And that’s what I need to cling to right now.
I’m not alone.
What does it say about me that I’m unable to call my beautiful wife or daughter by a pet name? Pet names make me feel uncomfortable, false and unnatural, like I’m overly decorating my real affection with glitter and pom-poms. Whenever I consciously refer to my wife or daughter as “Honey” or “Sweetie” it’s like a red alert goes off in my brain – “FRAUD! FRAUD! FRAUD!” And that shouldn’t be the case.
My wife sometimes calls me her “Boo” which I’ve never understood, but she calls other people her “Boo” as well. I don’t think she has a special moniker for me or Sienna. She very easily switches between colloquialisms.
Is it a societal thing? Am I rebelling against a world in which pet names are ingrained thanks to television and film and Hallmark cards? Does not assigning pet names to those most precious to me mean I don’t adore them enough? No…although society does stress pet names a bit, I also feel that they’re fairly natural terms of endearment. Sometimes they derive from an inside joke or story. Other times they’re used to make people, particularly children, feel comfortable, safe and beloved.
I think my inner self recoils at pet names because I don’t think I deserve one myself – my self-loathing remains colossal. I don’t recall my parents assigning me a special sobriquet. My mom called me “Lorneeee” until I begged her to stop. I don’t remember my dad calling me anything other than my given name. Then again, there’s a very distinct possibility that I was so caught up in self-hatred that I couldn’t hear my mom calling me “Honey” or my dad calling me “Buddy.” It’s quite possible I just don’t remember. As I’ve said before depression is a narcissistic disease. You often only hear what you want to hear. I’ve written about how much I despise my name because no one seems to be able to get it right; how just about everyone thinks I’m female; how it rhymes with so many words that led to incessant teasing when I was younger. I think the fears and hatred I developed about hearing my own name spoken spread like a virus to all names. I tend not to call anyone by their names, especially if they were once in an authoritative position. For example, I’m unable to call my best friends’ parents’ by their first names even though my best friends have zero problems calling my parents Lynne and Howie.
So if I have so much trouble calling my wife by her first name, it makes sense that I’d be unable to come up with a suitable pet name for her with which I’m comfortable. But why am I unable to do so with my daughter? I don’t have any trouble calling her by her given name. None. But I feel myself trying when it comes to something like “Sweetie” and thus, I stumble. I merge “Sweetie” with “Sienna” so it sounds like “Swienna” which leads to funny looks from my daughter. It’s like a catch myself before giving Sienna a nickname or pet name. Maybe I’m terrified that one day she’ll reject it and/or cringe inside like I did when my mom called me “Lorneeee,” but it’s more likely that my depression, that I refuse to allow myself to be free of rigidity and stubbornness and self-aversion.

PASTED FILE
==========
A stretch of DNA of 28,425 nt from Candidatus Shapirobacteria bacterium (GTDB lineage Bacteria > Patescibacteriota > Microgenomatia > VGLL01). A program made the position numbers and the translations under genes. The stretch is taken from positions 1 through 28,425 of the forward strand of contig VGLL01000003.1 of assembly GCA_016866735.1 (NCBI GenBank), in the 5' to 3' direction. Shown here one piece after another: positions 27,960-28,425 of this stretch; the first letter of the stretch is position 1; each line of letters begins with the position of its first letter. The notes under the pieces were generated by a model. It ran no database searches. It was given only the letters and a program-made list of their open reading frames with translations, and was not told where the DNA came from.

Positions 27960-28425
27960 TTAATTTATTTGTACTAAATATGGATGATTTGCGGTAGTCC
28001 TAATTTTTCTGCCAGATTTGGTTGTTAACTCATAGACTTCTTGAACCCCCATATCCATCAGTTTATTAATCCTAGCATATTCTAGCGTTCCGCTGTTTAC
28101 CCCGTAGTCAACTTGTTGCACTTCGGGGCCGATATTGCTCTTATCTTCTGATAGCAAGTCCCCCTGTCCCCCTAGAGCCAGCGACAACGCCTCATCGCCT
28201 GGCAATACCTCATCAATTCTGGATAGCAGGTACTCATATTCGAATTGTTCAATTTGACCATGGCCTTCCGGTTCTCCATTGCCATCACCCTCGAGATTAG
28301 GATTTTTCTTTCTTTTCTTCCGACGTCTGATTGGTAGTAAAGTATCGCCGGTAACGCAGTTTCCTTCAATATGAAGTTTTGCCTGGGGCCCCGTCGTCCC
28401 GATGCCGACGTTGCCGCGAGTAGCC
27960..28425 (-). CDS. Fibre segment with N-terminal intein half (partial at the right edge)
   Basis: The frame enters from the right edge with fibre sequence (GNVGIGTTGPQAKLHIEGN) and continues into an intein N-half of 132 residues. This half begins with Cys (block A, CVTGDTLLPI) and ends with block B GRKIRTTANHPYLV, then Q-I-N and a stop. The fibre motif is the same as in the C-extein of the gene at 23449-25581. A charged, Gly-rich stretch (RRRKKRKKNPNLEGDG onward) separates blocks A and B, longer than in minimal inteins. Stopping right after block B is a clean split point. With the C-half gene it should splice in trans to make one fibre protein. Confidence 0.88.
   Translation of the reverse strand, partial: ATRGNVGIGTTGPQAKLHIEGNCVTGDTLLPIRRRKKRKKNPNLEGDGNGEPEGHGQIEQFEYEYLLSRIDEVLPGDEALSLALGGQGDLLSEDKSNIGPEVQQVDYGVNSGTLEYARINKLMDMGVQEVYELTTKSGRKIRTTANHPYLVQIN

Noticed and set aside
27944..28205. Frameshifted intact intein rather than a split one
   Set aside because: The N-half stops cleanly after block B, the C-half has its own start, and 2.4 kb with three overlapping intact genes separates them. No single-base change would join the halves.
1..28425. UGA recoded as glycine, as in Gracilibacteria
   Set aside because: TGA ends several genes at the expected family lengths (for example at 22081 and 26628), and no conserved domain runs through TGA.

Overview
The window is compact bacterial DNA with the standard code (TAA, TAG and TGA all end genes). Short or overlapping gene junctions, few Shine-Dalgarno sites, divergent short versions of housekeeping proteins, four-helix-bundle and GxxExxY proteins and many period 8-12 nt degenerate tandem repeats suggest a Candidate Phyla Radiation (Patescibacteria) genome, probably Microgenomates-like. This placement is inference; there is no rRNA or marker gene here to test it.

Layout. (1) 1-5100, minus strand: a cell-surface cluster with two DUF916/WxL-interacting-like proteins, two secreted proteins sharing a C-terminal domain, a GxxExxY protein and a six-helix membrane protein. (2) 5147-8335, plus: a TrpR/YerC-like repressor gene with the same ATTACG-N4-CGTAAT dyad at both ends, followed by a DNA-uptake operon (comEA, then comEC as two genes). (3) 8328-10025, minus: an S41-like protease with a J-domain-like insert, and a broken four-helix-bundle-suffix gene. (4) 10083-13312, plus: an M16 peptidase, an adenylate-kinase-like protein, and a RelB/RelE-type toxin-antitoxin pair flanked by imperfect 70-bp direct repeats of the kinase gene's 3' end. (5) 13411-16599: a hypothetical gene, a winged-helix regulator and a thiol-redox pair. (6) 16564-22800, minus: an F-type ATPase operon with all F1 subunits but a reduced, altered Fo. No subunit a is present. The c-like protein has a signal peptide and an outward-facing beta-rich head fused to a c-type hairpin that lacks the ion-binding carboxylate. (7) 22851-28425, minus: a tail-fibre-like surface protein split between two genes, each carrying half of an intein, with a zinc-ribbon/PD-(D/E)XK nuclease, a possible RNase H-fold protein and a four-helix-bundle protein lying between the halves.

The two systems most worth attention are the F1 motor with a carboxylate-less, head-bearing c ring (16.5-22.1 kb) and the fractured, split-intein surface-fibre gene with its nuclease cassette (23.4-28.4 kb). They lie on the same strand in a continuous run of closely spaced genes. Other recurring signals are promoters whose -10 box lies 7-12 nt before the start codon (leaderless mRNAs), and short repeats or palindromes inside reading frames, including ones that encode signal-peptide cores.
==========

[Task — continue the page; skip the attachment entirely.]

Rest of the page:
If I’m to grow, I need to get over my current inability to speak a person’s name aloud; it’s ridiculous that I’m 42 and I can’t call my someone I’ve known for 35 of those years by their first name. I found an interesting post by Elizabeth Landau on “Scientific American” about pet names in romantic relationships in which she admits there is not enough literature out there, but the majority points to an increase in intimacy amongst romantic partners (she also writes that pet names aren’t for everyone). But I found nothing scientific about pet names and children. Regardless and more importantly, I feel like I need to at least use general pet names for Sienna to help her feel more comfortable in the world and with herself, to give her inner strength and peace so that she goes to bed aglow with love. Or maybe she doesn’t need a pet name to feel good about herself. It could be that pet names and terms of endearment have zero effect on the psyche. I really don’t know. All I know is that my inability to use them gives me another opportunity to beat myself up and that is simply unacceptable.